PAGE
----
Title Customs Tariff (Deficit Reduction) Bill 1993
Database Bills Digests
Date 17-08-1993
Source Bills Digest Service
Parl No. 37
Citation Id B6D10
Item Online Text: 876387
Key item Yes
Major subject Petroleum products
Tobacco and tobacco products
Customs duties
Minor subject Bills
Budget deficits
Pages 3p.
System Id legislation/billsdgs/B6D10

Customs Tariff (Deficit Reduction) Bill 1993

House: House of Representatives

Portfolio: Industry, Technology and Regional Development


To increase the duty payable on imported tobacco and tobacco products and certain petroleum products.


The stated reason for the increases in duty proposed by this Bill are twofold. First, to increase revenue to assist in reducing the deficit. The estimated Budget deficit for 1993- 94 is $16008 million, compared with a deficit of $14571 million in 1992- 93. Secondly, to address the Government's concerns about the social costs of smoking and lead in petrol. 1

(a) Petrol: Exposure to high lead levels is said to result in a number of negative health effects, including decrease in cognitive skills; increase in blood pressure; premature birth and foetal growth; cancer; and anaemia. 2 High lead levels in air is said to be a concern because it is a direct (i.e. in the form of particles or aerosols which can be inhaled) and indirect (i.e. deposited on soils, dusts, or plants, or inhaled by animals, all of which can be ingested by people) source of exposure. The main source of lead emissions to air in Australia is from lead in petrol which makes up approximately 90% of lead emissions in urban areas. 3 Tetraethyl lead and tetramethyl lead are used as petrol additives to increase the octane level of fuel and prevent premature detonation in engines. Such lead is also used as a lubricant to reduce wear on engine valve seats. Australian leaded petrol contains between 0.30 and 0.84 g/L; over 60% of cars in Australia run on leaded fuel; and one third of the 10 million cars registered in Australia are over ten years old. 4 In 1991, Australia used more than 10 billion litres of leaded petrol, containing more than 4800 tonnes of lead, and 6.7 billion litres of unleaded petrol. It has been stated that this total `... works out to over 1000 litres of petrol for every person in Australia, exceeded only by the United States and Canada. Australia therefore appears to have the highest per capita emissions of lead from cars in the world. 5 While available Australian scientific data does not conclusively prove a correlation between the level of lead in petrol and the amount of lead in blood levels, international evidence does point to such a correlation. Other governments acted on these findings with leaded petrol being phased out in the United States and Canada. 6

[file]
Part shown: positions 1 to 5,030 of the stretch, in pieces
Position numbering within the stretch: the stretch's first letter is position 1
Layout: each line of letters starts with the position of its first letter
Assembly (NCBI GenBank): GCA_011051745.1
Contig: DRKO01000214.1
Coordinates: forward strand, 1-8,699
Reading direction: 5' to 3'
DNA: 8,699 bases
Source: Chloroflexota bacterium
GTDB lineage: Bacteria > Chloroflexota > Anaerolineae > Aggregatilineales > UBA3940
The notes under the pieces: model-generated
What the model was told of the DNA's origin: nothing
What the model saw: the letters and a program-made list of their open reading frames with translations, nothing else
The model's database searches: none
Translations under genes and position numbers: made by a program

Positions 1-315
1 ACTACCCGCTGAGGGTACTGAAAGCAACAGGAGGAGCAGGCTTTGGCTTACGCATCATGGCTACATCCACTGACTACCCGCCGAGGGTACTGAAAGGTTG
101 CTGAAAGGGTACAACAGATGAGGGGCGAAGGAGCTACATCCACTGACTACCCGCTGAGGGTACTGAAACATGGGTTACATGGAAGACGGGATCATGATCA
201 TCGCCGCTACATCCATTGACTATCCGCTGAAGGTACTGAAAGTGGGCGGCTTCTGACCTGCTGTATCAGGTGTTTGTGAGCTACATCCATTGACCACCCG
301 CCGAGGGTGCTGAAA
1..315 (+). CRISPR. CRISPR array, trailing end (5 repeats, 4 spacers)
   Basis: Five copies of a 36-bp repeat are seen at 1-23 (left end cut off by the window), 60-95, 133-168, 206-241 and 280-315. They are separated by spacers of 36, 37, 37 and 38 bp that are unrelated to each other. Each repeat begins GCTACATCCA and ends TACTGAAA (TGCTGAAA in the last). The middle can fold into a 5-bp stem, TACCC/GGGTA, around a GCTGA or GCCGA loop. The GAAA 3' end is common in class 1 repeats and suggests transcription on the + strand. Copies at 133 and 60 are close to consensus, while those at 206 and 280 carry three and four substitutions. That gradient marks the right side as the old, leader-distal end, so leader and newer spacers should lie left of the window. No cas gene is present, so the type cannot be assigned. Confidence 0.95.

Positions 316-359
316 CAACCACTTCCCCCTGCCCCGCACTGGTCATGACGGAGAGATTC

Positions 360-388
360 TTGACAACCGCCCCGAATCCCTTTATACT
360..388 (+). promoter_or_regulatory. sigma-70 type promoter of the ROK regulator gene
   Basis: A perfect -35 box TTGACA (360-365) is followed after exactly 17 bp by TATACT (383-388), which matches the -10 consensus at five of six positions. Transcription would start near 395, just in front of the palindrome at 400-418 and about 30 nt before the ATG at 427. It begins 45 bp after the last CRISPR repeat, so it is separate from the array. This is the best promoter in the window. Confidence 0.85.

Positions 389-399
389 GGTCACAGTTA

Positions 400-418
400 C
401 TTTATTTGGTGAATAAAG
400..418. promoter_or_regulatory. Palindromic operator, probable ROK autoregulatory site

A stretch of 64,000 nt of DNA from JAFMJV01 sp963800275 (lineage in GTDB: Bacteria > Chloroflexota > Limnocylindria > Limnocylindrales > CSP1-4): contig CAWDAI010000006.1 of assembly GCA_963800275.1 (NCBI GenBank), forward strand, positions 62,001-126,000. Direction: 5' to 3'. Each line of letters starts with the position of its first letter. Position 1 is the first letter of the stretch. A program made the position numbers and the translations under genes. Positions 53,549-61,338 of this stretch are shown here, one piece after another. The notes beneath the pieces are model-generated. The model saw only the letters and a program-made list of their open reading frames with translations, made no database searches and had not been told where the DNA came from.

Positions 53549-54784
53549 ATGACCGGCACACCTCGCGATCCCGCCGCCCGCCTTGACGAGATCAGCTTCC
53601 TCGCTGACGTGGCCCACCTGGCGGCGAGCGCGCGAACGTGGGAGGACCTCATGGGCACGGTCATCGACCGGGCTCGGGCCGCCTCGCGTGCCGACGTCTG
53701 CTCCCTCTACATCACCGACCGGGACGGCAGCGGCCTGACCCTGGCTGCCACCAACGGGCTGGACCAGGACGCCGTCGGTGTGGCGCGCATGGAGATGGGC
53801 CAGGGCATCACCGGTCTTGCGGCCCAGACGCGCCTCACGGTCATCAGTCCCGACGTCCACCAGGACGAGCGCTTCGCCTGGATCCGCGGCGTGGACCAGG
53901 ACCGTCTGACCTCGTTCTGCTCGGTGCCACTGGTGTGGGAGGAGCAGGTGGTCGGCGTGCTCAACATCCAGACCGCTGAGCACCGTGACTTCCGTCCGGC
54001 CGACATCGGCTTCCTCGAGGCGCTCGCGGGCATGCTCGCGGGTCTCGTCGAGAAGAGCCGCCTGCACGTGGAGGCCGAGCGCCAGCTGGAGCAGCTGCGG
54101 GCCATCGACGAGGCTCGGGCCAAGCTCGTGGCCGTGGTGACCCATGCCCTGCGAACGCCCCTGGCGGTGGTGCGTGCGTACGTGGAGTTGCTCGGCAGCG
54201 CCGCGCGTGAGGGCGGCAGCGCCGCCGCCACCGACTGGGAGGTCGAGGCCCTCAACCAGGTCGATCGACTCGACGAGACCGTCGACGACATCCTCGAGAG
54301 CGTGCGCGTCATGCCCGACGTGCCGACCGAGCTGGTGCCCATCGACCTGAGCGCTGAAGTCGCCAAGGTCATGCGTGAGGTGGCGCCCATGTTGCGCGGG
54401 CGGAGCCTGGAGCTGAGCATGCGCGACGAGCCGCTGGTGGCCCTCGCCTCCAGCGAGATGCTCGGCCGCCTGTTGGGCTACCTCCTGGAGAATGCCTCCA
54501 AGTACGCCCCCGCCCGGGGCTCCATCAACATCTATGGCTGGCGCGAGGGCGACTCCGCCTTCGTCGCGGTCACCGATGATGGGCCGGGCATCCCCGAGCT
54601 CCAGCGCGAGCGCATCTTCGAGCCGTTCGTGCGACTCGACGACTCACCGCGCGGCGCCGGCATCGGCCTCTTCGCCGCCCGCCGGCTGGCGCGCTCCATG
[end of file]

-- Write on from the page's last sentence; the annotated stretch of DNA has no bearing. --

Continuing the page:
The increase in the customs and excise duty payable on certain petroleum products proposed by this Bill and the Excise Tariff (Deficit Reduction) Bill 1993 have not been well received. For example, the President of the National Farmers Federation, in a Media Release of 17 August 1993 said `... the across the board rise in petroleum excise would result in a $580 million tax on business. ... If a five cents a litre levy is needed to induce a change to unleaded petrol, then a staged introduction is simply sacrificing our health for political gain. ... As a result of the levy on leaded petrol, regional Australia will pay a $108 million tax, of which farm families will contribute $20 million.'. The Shadow Minister for the Environment, in a Press Release of 17 August 1993, said `The 5 cent tax a litre differential is not a sufficient incentive for lower income earners to buy a new car, especially after they find out they are paying an average of $180 more sales tax on a new car. ... The Government has not looked at the alternative solutions to the lead problem, instead it has gone for the revenue raising, socially unjust path of taxing people with older cars who tend to be people on lower incomes. If the Government's real concerns were to eradicate the problem of lead in the blood levels of children then the money raised by the taxes should go to the real solutions that will lower those levels such as removing older cars from our roads. Instead the money is going where the Government's real interests lie namely Consolidated Revenue.'. The Leader of the Australian Democrats in her 19 August 1993 `Budget 1993 - Address in Reply', said `How are we going to lower lead levels if we make it impossible for those who drive cars which run on leaded petrol to change over to unleaded vehicles? The combination of the halving of leaded petrol car values and 10 cents a litre on super fuel in 18 months, without any adequate compensatory measures is just counter- productive.'.